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Home Sheerness News Article
Thistle Hill has been described as the “thorn in Sheppey’s backside” after plans for 500 more homes were made public.
There are currently 800 houses already built on the estate and a further 1,200 have been agreed upon in principle under Swale council’s Local Plan.
Outline planning permission is now being sought for a major development on 11 hectares by Eastchurch-based firm Taylor Brothers.
Swale council officers will have until February to decide whether the land is suitable for 500 homes, and if it is granted, more detailed information on the buildings will be submitted.
The proposed site, at Harps Farm, extends from east of Parish Road to the west of Scocles Road. It is split by Heron Drive and is north of the existing homes.
There are plans for open spaces, a pond, a village green and cycle path. Five online comments objecting to the application were received within 24 hours.
One critic of the proposal is Alan Bengall, the spokesman for Bearing Fruits Gone Rotten, a campaign aimed at cutting the housing allocation for Sheppey under Swale council’s new Local Plan proposals.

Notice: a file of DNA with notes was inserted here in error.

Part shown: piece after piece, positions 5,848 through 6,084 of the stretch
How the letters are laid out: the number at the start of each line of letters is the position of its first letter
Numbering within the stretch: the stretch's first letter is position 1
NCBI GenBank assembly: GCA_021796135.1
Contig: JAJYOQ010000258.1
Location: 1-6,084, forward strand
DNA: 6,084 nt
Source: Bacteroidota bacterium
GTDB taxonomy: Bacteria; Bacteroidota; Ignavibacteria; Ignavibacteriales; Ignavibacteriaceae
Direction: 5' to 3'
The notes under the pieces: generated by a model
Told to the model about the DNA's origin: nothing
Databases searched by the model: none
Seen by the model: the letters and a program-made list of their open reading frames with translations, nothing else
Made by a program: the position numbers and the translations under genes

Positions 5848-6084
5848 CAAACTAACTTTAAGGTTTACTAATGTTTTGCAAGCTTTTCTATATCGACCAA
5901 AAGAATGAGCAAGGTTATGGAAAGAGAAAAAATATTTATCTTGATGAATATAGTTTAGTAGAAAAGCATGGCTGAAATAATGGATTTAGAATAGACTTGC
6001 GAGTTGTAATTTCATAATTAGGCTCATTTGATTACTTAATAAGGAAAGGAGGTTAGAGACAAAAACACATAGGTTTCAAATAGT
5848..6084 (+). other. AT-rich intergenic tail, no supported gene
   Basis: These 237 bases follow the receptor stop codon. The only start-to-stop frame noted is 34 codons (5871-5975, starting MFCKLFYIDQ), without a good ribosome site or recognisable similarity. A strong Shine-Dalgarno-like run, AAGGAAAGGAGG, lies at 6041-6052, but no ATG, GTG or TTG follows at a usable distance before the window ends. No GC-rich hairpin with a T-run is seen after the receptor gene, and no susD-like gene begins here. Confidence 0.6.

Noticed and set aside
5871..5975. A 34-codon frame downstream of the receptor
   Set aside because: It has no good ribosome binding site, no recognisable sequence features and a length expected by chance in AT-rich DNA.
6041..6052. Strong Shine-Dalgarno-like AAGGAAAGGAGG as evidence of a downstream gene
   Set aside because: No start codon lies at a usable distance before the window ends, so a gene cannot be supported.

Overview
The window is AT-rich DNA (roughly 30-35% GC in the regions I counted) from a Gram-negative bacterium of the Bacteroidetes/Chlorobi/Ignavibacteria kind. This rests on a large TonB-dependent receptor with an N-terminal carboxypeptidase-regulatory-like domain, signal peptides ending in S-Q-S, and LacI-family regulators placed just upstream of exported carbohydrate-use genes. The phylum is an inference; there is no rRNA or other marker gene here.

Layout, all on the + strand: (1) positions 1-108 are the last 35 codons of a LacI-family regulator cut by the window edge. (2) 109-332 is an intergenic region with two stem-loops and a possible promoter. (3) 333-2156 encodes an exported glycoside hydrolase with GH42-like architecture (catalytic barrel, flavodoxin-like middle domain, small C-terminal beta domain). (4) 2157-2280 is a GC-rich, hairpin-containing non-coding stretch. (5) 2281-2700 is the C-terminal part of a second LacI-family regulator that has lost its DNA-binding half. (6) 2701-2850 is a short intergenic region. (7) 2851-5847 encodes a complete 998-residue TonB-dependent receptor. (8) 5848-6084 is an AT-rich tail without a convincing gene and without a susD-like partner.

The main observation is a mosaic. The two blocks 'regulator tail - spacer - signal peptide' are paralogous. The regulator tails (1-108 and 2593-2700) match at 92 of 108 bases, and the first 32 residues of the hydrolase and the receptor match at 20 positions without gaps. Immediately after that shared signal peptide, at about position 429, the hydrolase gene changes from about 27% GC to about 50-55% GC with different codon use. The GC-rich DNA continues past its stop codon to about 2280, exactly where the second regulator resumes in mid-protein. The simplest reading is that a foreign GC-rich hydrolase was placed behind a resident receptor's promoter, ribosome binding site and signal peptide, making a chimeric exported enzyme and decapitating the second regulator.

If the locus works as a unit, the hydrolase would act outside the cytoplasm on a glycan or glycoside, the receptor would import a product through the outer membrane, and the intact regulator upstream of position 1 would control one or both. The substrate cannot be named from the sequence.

He described Thistle Hill as a thorn in the backside of Sheppey and said the new proposals do not take into consideration the pressure more homes will put on surrounding roads.
He said: “Although Thistle Hill is an ongoing project and I appreciate it has been for a number of years, there is no mention of infrastructure or of developing Lower Road.
“[Thistle Hill] has gone beyond anything I thought it would and you can see in the future that it is going to swamp the whole area with traffic.”
He added a separate proposal for 500 homes in Barton Hill Drive had recognised a need for improved transport links on Lower Road between Cowstead Corner and the roundabout on Thistle Hill Way, as it is already a problem for vehicles at peak times.
Representatives of Taylor Brothers declined to comment.
Swale council agreed not to allocate greenfield land east of Scocles Road, on the opposite side of one of the proposed site’s boundaries, for housing in its Bearing Fruits consultation carried out earlier this year.
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